The concern I closed my last entry with was this:
I began to wonder if it was the fact that I DIDN'T have the priesthood, and therefore DIDN'T have a certain respect for it, that has made me willing and able to call these guys by their first names. I wonder if men respect the authority of the priesthood more because they have it.
In 2002, Sunstone published an essay of mine in which I recount standing up in a zone conference and saying to my second (as opposed to my much cooler first) mission president, when he got Melchizedek on our asses and started issuing punitive, brutal directives, "President ___________, why are you doing this? This is stupid. It's wrong."
This was analogous to a private standing up during a briefing by a colonel about a military mission and saying, "Why are you commanding us to do these backasswards things? This is stupid. It's wrong."
In other words, it was a big fucking deal. Now, to my mission president's credit, although he responded by shutting down the meeting in order to shut me and everyone else up, he also admitted right then and there that I was RIGHT, and he never said another word about the horrible policies he had once wanted to institute.
We discussed the incident later, when I apologized. As I wrote in the essay,
Even though I felt that what I'd said was right--and as I realized upon reflection, he hadn't contradicted me after I said what he was doing was stupid and wrong; what he'd said was "You're right, Sister"--I still knew that the rule I had broken by saying it was simply too important. "I'm so sorry, President," I said. "I was wrong to disagree with you, and I'm sorry I made a scene."
"Well, mostly I was hurt," he replied. "I thought that you of all people understood me better than that. You should have known that it had nothing to do with you. When those elders started nitpicking about how to keep the rules in the most precise way possible, you should have just ignored them and me and sat and read your scriptures, and then when it was all over, you should've just gone about your business the way you wanted to. I know why you do what you do, and I wish you would've trusted my motives a little more too."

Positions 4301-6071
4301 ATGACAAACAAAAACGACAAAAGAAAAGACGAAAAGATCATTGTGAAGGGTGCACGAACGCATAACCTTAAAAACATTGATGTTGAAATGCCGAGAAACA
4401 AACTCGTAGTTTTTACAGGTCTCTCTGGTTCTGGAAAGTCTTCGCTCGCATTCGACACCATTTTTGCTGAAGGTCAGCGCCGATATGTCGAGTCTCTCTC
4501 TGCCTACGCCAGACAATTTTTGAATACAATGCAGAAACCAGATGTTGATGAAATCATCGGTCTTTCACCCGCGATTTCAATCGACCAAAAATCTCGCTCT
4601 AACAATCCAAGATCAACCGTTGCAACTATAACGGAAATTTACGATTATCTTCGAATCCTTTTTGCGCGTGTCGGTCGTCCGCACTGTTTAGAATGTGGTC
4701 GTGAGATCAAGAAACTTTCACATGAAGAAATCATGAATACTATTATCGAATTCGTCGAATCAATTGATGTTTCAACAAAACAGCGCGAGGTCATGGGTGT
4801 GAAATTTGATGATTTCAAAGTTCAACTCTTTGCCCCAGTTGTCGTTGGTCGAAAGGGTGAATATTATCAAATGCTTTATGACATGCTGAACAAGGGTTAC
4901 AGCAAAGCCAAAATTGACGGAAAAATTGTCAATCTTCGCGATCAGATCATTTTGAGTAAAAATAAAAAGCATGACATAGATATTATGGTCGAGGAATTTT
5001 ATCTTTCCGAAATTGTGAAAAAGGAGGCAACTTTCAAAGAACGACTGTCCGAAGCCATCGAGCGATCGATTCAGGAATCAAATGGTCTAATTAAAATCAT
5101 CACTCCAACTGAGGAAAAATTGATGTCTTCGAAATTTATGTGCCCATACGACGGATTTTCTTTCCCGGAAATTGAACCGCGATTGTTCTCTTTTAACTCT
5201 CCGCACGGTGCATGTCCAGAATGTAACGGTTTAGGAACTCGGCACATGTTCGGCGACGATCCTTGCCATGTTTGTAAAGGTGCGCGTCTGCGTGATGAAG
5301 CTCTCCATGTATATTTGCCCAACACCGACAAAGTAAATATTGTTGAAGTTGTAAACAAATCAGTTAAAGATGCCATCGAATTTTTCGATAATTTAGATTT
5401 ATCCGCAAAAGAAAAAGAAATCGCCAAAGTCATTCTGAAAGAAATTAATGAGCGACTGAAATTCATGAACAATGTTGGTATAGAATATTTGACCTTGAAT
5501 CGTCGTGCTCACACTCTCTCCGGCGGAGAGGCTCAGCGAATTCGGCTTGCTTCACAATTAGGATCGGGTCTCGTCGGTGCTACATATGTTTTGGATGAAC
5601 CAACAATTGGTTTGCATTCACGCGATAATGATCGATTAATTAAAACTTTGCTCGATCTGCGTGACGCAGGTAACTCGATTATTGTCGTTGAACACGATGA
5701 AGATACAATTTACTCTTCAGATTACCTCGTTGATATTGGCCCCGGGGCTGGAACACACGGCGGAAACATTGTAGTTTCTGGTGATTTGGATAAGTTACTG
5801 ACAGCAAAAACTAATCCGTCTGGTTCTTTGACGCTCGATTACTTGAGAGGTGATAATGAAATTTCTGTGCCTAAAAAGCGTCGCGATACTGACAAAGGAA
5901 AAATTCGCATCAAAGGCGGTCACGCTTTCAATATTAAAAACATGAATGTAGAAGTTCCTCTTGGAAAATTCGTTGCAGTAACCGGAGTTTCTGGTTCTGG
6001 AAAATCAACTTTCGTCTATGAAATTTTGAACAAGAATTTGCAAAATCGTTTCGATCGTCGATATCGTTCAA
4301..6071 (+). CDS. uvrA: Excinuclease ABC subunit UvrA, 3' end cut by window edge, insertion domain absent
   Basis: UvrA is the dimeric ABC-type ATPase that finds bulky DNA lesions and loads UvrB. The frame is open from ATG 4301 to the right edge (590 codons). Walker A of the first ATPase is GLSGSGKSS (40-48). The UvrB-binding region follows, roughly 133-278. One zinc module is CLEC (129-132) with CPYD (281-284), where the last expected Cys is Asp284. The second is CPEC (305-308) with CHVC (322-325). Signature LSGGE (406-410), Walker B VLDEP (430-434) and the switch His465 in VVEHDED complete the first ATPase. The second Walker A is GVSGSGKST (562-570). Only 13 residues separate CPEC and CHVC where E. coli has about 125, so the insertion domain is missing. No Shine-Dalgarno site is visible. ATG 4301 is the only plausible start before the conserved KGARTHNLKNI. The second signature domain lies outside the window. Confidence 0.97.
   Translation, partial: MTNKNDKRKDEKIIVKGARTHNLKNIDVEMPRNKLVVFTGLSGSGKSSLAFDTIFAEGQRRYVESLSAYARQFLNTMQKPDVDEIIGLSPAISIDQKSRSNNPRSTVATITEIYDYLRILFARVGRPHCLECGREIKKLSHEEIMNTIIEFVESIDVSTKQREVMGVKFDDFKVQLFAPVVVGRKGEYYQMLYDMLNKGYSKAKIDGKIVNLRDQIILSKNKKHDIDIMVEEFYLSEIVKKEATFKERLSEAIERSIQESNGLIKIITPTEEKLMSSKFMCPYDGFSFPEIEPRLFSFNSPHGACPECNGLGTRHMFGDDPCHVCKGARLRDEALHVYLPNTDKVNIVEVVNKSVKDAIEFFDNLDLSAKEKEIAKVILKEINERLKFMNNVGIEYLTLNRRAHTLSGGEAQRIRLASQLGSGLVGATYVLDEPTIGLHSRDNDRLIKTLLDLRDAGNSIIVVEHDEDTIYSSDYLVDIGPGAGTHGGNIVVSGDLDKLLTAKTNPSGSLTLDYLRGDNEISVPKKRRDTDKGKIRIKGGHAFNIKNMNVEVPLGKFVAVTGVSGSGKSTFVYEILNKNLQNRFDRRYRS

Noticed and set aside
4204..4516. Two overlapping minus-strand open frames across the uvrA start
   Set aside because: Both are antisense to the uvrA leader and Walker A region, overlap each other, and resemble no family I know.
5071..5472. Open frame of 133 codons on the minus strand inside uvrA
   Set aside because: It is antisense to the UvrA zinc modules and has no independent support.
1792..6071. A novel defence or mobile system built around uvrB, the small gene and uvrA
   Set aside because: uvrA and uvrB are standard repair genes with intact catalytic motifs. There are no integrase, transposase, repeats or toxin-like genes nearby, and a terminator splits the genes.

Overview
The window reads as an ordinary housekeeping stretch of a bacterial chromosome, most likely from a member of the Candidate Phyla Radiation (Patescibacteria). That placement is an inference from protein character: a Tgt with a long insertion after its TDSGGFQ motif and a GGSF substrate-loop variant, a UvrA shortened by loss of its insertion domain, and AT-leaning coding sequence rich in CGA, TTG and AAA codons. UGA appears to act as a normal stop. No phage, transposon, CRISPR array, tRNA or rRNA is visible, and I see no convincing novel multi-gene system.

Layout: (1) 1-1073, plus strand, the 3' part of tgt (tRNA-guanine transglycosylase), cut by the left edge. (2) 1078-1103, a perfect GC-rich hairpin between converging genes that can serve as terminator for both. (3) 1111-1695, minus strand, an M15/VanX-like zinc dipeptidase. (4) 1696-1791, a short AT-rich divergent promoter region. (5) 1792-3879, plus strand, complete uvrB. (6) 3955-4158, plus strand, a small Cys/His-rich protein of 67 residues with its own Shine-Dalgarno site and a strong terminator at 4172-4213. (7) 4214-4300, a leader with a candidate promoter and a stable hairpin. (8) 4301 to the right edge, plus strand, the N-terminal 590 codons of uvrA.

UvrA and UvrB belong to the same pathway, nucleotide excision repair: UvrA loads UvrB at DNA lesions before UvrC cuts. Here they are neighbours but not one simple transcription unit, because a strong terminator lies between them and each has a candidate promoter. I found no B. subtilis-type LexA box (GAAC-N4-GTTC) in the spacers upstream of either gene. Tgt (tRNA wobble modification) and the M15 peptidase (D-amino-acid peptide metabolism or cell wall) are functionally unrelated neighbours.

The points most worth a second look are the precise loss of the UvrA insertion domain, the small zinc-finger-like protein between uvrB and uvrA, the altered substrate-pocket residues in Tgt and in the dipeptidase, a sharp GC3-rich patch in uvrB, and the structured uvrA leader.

But how could I have understood him as well as he wanted? I know now that any person or institution that requires unquestioning obedience forfeits not only the right to be understood, but the possibility of it: understanding can happen only after questioning, comparison, exploration. Men in the Church, I was told often enough, were in authority over me; I should not try to be on an equal level with them. But exerting the authority of the priesthood seemed to render men not larger and stronger, but stunted and misshapen, unworthy to demand from me the mutual respect and understanding I felt ought to exist between me and other women, who were my equals. The good relationships I achieved with men occurred when they sought to minimize their authority, not when they sought to enlarge it as President Bertram had done that day. (emphasis added special, for this blog entry.)
I realize that the process of leaving the church differs for everyone who goes through it. But I confess that I have never understood a certain deference to or interest in the priesthood. It's not just what Jonathan points out in this comment, that the priesthood is largely administrative; it's that seems to hurt all but the strongest, most moral of men--same as political power. I don't know if there's something extra pernicious about the priesthood itself (I'm perfectly willing to believe that there is), or the sense of entitlement it so often involves.